Anyone who’s read this site more than, say, a day, knows that I’m interested in politics. Sometimes obsessed with politics. But lately I’m beginning to think that it’s a big waste of time. My problem is that I oftentimes think that people are like me. I used to be really conservative — I came from a small town in Texas, grew up in a Republican family, and was a big fan of Pat Buchanan. His column was in the local paper and he seemed a lot saner back then. (Although I do remember being in high school and reading a Buchanan column arguing that cuts in the capital gains tax were good for everybody and thinking that he was using some tortured logic.) Anyway, I went to college in a big city, was exposed to more different kinds of people, and my political views gradually changed.

When I was a student I had a coworker who was a harcore liberal and who aggressively challenged every tenet of my conservative dogma. I argued with him at the time, but I also went home and thought about it. I remember him specifically introducing the term “institutionalized poverty,” which kind of threw me for a loop, being that back then I thought that poor people were poor because they were lazy and undisciplined. The irony, of course, was that I was lazy and undisciplined myself, and yet not poor.

A few years later, I can remember one day talking to someone who was a Democrat and a Clinton supporter, and doing my usual bash Clinton thing, saying something stupid about tax and spend liberals, I think. Anyway, he happened to have a magazine that showed that the federal budget deficit had been halved since Clinton became President (this was 1995). “What,” I thought, “Perhaps I know less than I imagined.” Around this time I started listening to Democracy Now on the radio, I read Manufacturing Consent, and generally becoming a sort of raving liberal. I’ve since moved back to a more centrist philosophy, mainly because much of my idealism has been beaten out of me.

Anyway, like I said, I tend to see other people as being like me. That is to say, willing to have their opinions challenged and to do their best to evaluate those challenges honestly. I’m becoming increasingly convinced, though, that few people really do have the capacity for change, mainly because they are not willing to challenge their own assumptions. To be honest, I can usually tell within 5 minutes of talking to someone about any topic whether they’re liberal or conservative. And I think that’s true for most people as well. Furthermore, most people don’t have a political philosophy at all, just a general world view that they sort of shove politics into. So I begin to despair of the idea of changing anyone’s mind.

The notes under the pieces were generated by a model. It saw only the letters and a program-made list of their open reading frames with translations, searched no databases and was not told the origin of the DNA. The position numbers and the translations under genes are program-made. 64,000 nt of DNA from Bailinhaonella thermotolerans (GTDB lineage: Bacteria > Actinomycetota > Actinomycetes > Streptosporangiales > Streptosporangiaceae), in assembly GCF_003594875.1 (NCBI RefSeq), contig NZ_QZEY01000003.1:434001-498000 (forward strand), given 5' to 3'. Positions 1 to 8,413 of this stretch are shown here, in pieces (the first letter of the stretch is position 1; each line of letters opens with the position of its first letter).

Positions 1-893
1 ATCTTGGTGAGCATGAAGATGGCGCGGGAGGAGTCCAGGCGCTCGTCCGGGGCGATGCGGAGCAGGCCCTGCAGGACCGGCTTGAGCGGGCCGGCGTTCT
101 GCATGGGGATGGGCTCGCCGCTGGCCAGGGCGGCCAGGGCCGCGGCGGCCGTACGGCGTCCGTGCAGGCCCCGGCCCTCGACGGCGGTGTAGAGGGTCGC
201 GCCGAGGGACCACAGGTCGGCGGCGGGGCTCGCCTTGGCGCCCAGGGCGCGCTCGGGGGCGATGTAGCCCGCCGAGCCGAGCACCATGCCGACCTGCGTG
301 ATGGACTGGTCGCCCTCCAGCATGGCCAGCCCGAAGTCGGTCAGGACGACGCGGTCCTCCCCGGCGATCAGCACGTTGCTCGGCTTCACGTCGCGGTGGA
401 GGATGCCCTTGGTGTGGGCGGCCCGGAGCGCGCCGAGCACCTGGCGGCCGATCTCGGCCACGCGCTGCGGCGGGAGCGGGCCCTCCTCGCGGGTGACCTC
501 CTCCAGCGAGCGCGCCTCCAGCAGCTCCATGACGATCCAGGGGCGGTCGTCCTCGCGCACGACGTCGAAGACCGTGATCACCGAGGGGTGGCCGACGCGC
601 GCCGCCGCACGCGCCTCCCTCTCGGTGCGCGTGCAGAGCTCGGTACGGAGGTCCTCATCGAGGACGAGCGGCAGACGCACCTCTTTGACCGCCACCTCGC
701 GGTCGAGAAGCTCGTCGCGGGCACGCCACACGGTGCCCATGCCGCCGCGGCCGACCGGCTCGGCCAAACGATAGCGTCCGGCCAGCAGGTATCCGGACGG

The biggest problem is that cognitive dissonance is a massive filter that transforms any fact that worms its way into our brains. People who like Bush and hate Kerry are inclined to believe the swiftvets, people who are Kerry partisans are inclined to think they’re liars. Lots of electrons have been wasted criticizing the media for not addressing the basic truth of the claims of the swiftvets, but does the truth really matter all that much? I’d like to say yes, but I don’t think so any more. I thought for sure that having been confronted with his own lies, John O’Neill would slink back into the cesspool from which he emerged, but there he was on Bill Maher Friday night, telling the same lies that he’s been telling all along, without a hint of shame. People like me will get mad and leave the room, and people on the other side will lap those lies up just as they always have.

So I can see why people who are real political insiders seem to become less interested in some objective measure of the truth and more interested in gaining tactical advantages over time. Every number is presented without context, or with false context, to push forward some position. Every quotation is massaged to fit the narrative that interests them. Newspapers report every political story in terms of how it affects the ongoing ideological battle rather than on how the actual news affects the readers. And people who seek the truth anguish.